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Mormon Chick

Sorry, this image was just too funny to pass up, even though it doesn't have much too do with my post. Via The Good Atheist (http://www.thegoodatheist.net)

Apparently this summer there was a mini-brouhaha over the question of whether “The Great Mormon Novel” would ever be written, and if so who would write it. A non-Mormon writer named Wallace Stegner said he thought it hadn’t been written yet, and it would probably be written by someone who’d left the Church and then come halfway back to it.

I came across that mini-brouhaha in the course of looking for examples of literary novels about people leaving the Mormon Church. At one level, that’s what my current book in progress is about, and I thought it might be helpful, or at least interesting, to see what else has been done in that vein. It’s a drag to spend a lot of time writing a book that someone else has already written, so it’d be good to make sure I wasn’t doing that. I’ve looked high and low and haven’t turned up much.

A number of blogs, as well as Stegner himself, mentioned The Backslider, by Levi Peterson. I keep seeing it called things like “an unjustly neglected regional Western masterpiece.” I have it on order from Amazon and am looking forward to reading it, but I hear that it ends with the main character repenting and finding God, i.e. staying Mormon, like in The New York Regional Mormon Singles Halloween Dance, which is not what I’m looking for. What I’d really like to find is something like the (ex)Mormon equivalent of A Portrait of the Artist as a Young Man, Stephen Dedalus wrestling with Catholicism, lust, and philosophy, chasing truth, beauty, freedom, and art.

Don’t get me wrong, I don’t want to write the ex-Mormon equivalent of Portrait of the Artist, because good as it was—gods of literature forgive me for this—I thought that book also had a lot of faults, both artistic faults and personality faults. Dialogue often confusing. Too much local Irish politics that doesn’t carry well into future times and other countries. Too much untranslated Latin. Too many boring parts left in. You could probably have shortened that sermon. And so on. And as for personality faults, you get glimpses every now and then through the fictional veil into the author’s psyche, and you have the sense he’s this sullen rebellious teen who’s not that great at interpersonal relationships, has a bit of a superiority complex, and needs to get a sense of humor. But I’d definitely want to read such a book, if it existed.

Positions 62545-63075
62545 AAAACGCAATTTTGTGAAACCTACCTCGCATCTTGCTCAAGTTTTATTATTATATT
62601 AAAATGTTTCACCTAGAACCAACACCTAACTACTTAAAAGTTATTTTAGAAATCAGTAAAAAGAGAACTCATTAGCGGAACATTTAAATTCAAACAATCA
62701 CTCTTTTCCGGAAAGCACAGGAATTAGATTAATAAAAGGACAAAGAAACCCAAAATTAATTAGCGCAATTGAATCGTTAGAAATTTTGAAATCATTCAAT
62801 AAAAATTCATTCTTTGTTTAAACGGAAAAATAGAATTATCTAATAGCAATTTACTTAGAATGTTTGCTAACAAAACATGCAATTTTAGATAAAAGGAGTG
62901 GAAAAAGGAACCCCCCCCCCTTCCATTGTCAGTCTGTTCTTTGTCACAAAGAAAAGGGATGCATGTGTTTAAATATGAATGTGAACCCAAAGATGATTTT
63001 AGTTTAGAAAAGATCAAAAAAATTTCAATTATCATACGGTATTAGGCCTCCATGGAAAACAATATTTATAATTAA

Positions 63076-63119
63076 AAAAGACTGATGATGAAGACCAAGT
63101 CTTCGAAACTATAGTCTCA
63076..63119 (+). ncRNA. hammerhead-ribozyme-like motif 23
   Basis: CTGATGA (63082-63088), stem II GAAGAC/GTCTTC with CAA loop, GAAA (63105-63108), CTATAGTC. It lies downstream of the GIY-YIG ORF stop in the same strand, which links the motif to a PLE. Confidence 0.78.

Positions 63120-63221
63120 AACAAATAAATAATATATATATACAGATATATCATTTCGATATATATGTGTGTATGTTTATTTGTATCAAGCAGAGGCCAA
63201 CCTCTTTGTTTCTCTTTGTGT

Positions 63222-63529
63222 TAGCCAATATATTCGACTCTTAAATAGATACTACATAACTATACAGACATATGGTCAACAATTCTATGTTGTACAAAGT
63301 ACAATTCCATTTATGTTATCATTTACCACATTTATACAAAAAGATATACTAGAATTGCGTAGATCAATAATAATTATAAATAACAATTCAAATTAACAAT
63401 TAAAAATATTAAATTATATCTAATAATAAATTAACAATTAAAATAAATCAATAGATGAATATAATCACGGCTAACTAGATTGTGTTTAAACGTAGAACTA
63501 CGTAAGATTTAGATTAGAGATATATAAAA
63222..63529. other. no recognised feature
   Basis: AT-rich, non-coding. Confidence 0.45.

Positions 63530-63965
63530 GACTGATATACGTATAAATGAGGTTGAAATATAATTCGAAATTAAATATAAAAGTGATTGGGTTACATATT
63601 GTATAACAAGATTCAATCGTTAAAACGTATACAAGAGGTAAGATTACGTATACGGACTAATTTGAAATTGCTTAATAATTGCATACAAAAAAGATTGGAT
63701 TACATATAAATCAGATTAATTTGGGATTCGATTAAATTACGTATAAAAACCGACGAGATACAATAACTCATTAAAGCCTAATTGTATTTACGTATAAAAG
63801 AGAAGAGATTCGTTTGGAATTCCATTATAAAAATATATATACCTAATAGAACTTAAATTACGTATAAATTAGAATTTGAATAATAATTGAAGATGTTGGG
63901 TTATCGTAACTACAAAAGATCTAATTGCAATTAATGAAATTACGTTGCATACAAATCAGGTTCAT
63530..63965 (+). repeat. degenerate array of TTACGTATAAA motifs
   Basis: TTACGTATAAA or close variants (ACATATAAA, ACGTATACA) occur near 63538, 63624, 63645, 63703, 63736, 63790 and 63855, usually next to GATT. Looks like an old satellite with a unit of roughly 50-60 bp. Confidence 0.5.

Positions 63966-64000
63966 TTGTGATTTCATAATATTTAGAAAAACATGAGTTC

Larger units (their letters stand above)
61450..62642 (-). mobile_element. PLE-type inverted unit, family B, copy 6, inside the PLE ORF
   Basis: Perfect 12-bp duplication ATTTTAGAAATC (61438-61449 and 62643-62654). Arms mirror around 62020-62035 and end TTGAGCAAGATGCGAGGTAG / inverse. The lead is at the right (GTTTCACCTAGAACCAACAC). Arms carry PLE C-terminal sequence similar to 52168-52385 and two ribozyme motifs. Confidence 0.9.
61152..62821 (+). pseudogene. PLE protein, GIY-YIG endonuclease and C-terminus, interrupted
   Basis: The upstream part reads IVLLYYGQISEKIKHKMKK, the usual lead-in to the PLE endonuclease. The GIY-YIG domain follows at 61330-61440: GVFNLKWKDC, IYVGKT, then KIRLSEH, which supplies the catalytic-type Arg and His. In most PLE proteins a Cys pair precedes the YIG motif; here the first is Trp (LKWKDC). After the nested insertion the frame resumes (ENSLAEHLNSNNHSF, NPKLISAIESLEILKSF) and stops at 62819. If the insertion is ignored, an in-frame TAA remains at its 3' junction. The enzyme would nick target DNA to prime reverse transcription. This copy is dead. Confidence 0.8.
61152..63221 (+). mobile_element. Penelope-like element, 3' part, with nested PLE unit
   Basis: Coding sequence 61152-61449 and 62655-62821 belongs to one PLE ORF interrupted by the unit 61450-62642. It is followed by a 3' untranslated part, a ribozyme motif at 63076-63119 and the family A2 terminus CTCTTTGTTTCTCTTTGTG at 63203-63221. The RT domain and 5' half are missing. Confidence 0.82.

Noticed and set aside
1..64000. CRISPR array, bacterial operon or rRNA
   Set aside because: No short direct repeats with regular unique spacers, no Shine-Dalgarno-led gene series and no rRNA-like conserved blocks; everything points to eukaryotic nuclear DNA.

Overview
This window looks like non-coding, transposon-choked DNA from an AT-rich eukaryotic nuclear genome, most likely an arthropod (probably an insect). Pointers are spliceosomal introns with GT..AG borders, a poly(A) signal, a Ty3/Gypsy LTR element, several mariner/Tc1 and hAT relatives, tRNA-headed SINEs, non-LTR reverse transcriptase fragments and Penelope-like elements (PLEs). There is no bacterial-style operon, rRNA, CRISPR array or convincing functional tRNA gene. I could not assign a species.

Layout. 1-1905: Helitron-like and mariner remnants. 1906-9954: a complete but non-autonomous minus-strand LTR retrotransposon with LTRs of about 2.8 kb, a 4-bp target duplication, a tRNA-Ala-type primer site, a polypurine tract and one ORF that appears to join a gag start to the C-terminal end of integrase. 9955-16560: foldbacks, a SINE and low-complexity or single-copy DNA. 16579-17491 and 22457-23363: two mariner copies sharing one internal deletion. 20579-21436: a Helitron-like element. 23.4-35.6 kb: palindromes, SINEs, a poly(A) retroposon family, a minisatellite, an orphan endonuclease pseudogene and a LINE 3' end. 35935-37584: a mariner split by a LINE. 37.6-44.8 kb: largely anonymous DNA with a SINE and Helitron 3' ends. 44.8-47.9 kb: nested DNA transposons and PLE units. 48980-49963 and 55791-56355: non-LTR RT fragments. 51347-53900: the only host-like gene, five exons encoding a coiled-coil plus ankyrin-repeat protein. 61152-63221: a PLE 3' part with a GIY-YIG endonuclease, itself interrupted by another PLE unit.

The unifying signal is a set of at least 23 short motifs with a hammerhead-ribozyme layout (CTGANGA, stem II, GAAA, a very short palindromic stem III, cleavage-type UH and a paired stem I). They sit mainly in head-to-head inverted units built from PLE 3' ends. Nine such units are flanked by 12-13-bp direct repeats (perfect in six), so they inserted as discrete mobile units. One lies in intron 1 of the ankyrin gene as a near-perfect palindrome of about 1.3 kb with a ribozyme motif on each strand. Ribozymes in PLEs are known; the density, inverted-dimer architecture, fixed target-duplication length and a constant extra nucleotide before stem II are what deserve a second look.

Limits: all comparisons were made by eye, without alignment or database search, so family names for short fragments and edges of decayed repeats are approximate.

I’m surprised it doesn’t exist. You’d think it would be an obvious thing that someone out there would have wanted to write. I’m still wondering if maybe I’ve overlooked it—if any of you out there on the internet knows anything about it, please tell me. It seems like Mormons (and ex-Mormons?) write sci fi (Orson Scott Card of course, of whose books I’ve read maybe four or so and was a bit creeped out by that one where the girl has sex with a big snakey monster-type thing), vampire books (Stephenie Meyer), YA fiction involving ninjas (Natalie Whipple, over there on my blog roll), mysteries, and so on. They write inspirational books, and they write books that aspire to be literary, in which the characters stay Mormon. But they don’t write that many books about leaving the Church, at least not that see the light of publication and that have serious literary aspirations. I did come across a novel, Exmormon, by C.L. Hanson, that was published serially on a blog and then self-published via Lulu.com, and I’ve started reading that. [SPOILER ALERT: For those of you who are not faint-hearted about such things, there is a very funny bit about teenage Mormons having sex in an empty baptismal font.]

As for my book in progress, it would be nice if it turned out to be The Great Exmormon Novel, but mostly what I’m aiming for at the moment is for it to be done soon and for it not to suck. That’s my big New Year’s Resolution, I guess—to write A Nonsucky Literary Exmormon Novel.